What’s Left When Summer Ends
August 29, 2019 § 9 Comments
At no time more than summer do our children grow up. Camps, camping, gloriously long stretches of daylight, ample opportunities at exploration and courage and boredom…all of this combines to ensure that the children we send back to school in the fall are not quite the ones we ushered in summer with.
I was ill prepared for the onslaught of emotions I would feel upon picking up my oldest from his first sleepaway camp experience in Maine. As we slowed along the gravel road though the camp entrance, my excitement of the past 24 hours turned to butterflies. How would he seem? Would he look different? Would he have made friends? Would he burst into angry tears and declare he was never coming back?
We didn’t have to wait long: he was standing alone not far from the entrance. I waved frantically, shouting at my husband to stop the car so I could jump out. JP smiled broadly as I threw my arms around him, but something was immediately apparent. He was quiet. More upright than I’d remembered. More reserved than I’d expected.
As he led us on a tour, JP answered our onslaught of questions calmly, occasionally pointing out landmarks. He waved casually at other kids and counselors. He talked about his favorite activities, mentioned the midnight “candy raid” his counselors had taken him and his cabinmates on the night before. He instructed his sister on which rocks were best for climbing when she ran ahead. I marveled at the composure of the child who walked beside me, who hadn’t seen or talked to us in two weeks but seemed almost stoic in our presence. Possibly he’s just exhausted, I thought.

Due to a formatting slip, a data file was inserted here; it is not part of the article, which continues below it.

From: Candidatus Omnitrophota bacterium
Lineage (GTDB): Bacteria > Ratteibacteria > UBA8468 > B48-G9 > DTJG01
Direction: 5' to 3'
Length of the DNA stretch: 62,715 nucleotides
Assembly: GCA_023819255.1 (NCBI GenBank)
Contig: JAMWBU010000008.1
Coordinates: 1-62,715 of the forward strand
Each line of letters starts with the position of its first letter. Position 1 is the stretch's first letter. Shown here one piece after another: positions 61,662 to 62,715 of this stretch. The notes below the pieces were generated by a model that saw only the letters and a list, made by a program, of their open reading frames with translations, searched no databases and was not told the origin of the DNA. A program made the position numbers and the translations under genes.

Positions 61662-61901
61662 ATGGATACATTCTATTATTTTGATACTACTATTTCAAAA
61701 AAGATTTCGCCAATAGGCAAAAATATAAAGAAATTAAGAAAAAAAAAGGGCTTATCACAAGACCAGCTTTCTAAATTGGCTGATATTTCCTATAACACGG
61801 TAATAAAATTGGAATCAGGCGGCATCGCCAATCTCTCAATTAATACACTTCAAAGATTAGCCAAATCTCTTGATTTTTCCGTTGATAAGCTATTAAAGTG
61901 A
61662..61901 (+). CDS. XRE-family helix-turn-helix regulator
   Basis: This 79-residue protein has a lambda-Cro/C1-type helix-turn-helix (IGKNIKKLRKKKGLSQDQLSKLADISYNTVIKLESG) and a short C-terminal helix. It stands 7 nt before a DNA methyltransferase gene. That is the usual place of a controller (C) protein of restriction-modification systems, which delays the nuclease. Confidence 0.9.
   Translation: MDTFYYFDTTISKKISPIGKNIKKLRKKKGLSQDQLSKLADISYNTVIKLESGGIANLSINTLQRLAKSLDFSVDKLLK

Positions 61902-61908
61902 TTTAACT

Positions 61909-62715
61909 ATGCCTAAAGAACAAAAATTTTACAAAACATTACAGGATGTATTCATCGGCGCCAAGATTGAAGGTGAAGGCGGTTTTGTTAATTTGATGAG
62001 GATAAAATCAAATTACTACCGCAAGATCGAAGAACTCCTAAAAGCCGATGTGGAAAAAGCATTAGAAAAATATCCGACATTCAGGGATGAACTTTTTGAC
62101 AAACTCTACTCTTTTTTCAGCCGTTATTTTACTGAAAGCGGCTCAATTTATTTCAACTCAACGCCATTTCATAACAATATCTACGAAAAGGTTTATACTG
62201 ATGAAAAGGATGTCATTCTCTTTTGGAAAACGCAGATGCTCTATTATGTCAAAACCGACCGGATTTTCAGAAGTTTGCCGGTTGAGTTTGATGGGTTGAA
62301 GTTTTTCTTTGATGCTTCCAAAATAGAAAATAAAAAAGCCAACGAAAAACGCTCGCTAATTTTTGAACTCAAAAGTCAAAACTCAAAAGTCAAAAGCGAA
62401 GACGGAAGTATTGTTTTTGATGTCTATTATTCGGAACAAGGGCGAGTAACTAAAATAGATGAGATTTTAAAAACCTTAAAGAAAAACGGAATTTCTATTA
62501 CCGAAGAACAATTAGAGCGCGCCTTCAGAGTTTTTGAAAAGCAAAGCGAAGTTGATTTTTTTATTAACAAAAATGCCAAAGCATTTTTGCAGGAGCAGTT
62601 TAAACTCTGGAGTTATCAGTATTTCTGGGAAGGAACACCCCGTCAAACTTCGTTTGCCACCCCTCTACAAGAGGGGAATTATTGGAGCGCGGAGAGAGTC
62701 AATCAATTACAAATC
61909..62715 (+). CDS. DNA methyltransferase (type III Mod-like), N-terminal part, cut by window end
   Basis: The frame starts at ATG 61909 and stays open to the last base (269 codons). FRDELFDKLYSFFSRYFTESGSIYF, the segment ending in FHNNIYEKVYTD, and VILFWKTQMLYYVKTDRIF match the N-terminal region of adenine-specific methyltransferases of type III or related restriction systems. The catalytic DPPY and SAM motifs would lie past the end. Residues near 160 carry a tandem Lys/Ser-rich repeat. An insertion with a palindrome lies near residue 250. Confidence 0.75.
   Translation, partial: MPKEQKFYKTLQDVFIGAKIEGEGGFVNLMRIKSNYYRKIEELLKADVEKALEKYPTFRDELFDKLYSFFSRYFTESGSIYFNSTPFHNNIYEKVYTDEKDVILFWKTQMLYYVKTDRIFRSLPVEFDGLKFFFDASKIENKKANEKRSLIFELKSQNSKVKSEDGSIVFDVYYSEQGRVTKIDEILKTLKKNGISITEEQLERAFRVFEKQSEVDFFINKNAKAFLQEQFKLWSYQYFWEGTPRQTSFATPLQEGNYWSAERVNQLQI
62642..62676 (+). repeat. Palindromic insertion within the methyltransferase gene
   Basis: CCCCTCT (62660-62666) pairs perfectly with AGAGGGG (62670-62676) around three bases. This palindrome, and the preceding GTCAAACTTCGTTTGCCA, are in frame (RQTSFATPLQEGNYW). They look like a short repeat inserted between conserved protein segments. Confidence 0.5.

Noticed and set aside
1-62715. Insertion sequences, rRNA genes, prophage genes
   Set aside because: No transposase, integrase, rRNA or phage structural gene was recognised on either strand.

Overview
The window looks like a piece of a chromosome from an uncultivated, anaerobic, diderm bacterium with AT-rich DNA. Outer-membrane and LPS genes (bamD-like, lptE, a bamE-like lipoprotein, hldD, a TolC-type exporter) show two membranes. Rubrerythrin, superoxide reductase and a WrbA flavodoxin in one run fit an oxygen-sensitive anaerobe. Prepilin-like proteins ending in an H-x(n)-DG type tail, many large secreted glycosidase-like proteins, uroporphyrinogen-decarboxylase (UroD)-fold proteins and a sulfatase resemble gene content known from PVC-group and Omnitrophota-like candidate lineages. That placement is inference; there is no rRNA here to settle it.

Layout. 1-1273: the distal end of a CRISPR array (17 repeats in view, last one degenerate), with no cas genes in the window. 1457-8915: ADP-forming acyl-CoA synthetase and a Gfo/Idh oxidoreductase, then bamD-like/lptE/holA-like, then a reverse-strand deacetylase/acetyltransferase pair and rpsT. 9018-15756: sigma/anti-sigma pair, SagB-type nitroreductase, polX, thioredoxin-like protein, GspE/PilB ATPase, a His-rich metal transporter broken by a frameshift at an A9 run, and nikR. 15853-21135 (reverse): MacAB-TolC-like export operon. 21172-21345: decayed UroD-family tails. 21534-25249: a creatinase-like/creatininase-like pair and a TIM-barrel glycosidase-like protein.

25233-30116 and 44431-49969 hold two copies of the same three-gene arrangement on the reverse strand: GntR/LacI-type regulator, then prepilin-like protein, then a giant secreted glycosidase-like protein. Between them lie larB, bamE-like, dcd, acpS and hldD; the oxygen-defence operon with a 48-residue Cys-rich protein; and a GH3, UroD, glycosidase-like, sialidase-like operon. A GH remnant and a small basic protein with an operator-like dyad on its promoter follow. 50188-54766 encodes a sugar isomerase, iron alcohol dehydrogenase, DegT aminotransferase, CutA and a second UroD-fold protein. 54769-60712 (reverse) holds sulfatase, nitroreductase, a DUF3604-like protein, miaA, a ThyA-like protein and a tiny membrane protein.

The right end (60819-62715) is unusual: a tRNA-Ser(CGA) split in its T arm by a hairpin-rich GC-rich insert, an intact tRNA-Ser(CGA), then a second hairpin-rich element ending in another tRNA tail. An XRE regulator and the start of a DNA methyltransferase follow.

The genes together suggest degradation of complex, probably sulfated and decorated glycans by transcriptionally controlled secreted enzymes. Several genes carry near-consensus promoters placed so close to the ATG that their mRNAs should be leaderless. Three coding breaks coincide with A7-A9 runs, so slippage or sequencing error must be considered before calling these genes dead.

As the hours progressed and we ate dinner and readied ourselves for the closing ceremonies, JP let slip a couple of other details about his experience. It became clear that he had struggled socially at times, particularly with his cabinmates, around whom he had sometimes felt like an outsider. He had had his trust betrayed by someone he thought a friend but who leaked a secret. The details were scant and vague, and I realized we were unlikely to get much more on a subject painful for him to recall. And yet, his counselors had been really helpful, he told us. Next year, he added, he hoped for better luck at making friends.
I let out a tiny sigh of relief that there would be a “next year,” but I was also aware of a heaviness settling around my heart. As parents, we never like to think of our child in pain, especially 600 miles away. But it was more than that. Whatever had happened these past two weeks (hopefully, more good than bad), this journey had been his and his alone. His dad and I hadn’t been along for the ride, hadn’t been there to pick up the pieces. That was good. That was right. But it didn’t make it any easier for me to bear.
At the end of the night, we watched JP give one of his counselors a prolonged goodbye hug, which left both of them crying. Here was a special bond, I realized. Here was where JP had turned for support, shared things we’ll likely never know. Our son isn’t just tired, I thought, with a mix of sadness and pride; his life has expanded.
Our children’s newfound independence and self-knowledge are mostly cause for celebration. But they’re also bittersweet for those of us used to little hands in ours, used to sharing in our children’s every confidence. Even our kids themselves, who find themselves on the precipice of a new school year—a little older, wiser, and more capable, but still small against the mightiness of the world—might feel some mixed emotions about growing up. They’re poised to step into a new year, but they know from experience now that it won’t be easy.